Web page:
So if you haven’t yet cut the cord with cable or satellite, what are you waiting for? All you need nowadays is quick internet service. Streaming companies like Amazon, Hulu and Netflix have taken over home entertainment. Local broadcast channels can still be had for free with a digital antenna. Or if you really miss the old TV experience, services like Hulu + Live TV, Sling, or YouTube TV offer it to you in a streaming package at a fraction of the cost of your old cable bill. Just make sure you don’t add on so many streaming services that you’d be paying more than you were before cutting the cord!
The Sutherland household has been cable/satellite free since 2013 which has now resulted in thousands of dollars in savings.
It’s easy to think of the utility bill as a necessary expense that has little to no wiggle room for savings. And while it is true that utilities are necessary, what is not true is that these bills have no wiggle room for savings.
Even if living in a deregulated state, often times your gas and water bills will be serviced by one provider which handicaps your options to shop around. This being the case, you can often still negotiate a budgeted monthly rate directly with the company which could end up saving you money and make your bills more consistent/plannable.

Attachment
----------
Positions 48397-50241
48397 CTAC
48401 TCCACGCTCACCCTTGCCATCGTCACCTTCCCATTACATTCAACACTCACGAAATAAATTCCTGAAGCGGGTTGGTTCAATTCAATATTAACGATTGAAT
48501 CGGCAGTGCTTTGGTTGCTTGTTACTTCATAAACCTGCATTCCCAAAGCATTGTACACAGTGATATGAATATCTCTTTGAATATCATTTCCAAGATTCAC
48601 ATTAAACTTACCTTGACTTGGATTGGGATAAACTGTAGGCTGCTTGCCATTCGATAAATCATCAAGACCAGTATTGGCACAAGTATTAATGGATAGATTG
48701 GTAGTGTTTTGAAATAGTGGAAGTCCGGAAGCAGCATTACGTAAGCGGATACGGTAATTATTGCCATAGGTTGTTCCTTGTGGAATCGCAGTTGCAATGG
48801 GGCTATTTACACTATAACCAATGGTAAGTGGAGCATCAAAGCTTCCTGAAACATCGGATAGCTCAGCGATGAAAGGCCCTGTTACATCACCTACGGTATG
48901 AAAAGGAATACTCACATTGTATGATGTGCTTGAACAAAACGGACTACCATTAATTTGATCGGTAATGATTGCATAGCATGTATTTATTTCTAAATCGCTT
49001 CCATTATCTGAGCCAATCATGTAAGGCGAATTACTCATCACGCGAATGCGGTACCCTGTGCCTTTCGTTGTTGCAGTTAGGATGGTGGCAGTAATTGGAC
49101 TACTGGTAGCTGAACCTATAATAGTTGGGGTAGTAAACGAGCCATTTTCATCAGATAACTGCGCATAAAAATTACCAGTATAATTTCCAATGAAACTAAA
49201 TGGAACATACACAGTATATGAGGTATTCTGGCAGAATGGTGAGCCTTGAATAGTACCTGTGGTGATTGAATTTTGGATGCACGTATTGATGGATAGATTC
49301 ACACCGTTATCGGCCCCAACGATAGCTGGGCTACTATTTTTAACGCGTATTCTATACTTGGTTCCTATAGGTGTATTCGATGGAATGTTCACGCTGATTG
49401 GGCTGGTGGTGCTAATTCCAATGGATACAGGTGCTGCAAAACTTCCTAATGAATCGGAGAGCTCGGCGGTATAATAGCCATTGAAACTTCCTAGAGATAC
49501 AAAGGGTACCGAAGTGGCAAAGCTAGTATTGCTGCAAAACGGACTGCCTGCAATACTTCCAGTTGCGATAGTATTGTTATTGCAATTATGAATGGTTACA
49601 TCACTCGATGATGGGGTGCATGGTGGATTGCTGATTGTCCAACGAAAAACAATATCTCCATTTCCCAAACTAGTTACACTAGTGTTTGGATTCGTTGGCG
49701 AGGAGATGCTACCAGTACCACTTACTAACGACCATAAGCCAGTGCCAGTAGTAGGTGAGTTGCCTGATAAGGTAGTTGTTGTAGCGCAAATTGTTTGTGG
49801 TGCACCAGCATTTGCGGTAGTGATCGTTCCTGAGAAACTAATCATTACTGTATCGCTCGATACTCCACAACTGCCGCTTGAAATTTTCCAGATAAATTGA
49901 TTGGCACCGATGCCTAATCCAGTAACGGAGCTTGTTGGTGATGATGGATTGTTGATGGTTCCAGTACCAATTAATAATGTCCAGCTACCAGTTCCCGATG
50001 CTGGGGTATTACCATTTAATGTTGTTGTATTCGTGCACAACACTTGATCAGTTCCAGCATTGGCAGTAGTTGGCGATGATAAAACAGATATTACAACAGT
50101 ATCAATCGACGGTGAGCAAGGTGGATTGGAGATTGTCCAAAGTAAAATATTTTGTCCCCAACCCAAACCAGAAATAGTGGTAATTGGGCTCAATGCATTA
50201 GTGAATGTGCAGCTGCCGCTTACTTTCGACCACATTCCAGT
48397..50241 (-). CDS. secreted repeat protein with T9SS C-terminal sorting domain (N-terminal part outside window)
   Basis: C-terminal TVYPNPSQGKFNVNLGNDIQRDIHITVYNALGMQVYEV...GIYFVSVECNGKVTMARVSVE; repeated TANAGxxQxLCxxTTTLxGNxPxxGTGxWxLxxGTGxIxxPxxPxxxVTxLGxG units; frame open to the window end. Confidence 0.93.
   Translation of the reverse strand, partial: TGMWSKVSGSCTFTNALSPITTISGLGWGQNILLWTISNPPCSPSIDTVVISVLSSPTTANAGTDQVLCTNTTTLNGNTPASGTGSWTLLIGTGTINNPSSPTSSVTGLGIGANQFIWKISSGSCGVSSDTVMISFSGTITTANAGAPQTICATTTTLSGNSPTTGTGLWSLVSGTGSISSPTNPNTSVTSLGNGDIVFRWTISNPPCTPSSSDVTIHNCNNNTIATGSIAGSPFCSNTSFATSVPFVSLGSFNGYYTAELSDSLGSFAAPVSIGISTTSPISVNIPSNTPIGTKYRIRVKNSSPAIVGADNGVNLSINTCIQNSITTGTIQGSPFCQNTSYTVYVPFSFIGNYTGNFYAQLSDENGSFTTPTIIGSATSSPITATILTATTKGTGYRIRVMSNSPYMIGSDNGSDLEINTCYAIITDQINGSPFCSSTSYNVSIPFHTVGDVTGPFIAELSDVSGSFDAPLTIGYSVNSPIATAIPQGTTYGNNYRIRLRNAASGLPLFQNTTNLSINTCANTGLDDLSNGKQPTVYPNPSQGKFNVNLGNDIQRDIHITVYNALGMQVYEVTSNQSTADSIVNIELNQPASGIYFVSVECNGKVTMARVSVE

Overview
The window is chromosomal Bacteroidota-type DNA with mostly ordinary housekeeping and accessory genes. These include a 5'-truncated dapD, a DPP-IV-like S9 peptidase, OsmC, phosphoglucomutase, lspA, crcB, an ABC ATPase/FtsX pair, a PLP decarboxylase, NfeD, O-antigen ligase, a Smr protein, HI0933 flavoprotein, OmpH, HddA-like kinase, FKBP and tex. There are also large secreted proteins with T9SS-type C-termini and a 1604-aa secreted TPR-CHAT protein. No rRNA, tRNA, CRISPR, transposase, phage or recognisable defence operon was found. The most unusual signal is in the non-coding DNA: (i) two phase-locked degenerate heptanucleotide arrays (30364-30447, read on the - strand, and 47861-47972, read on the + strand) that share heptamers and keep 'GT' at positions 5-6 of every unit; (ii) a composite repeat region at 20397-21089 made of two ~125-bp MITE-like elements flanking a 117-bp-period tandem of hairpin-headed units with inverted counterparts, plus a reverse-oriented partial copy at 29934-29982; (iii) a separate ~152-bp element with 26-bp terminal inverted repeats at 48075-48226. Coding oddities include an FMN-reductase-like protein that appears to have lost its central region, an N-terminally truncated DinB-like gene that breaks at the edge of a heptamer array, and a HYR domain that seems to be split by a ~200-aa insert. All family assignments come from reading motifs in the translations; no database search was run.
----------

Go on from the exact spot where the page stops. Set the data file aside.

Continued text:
For electricity the situation is often a bit different. While you might likely have one electric distribution option (company who owns the lines that bring electricity to your home), you can still choose which electric supplier you want coming through those lines. Look closely at your next bill and see who your supplier is, then scour your market to see if any other local suppliers are charging a lower kWh rate than you’re paying now. If so, you are normally able to make a change in supplier with just a few clicks online. I continually monitor our market and more recently found a supplier that was both cheaper and more environmentally friendly. Win-win!
What are some other savings you’ve found in your journey to tidy up your household expenses? Please share!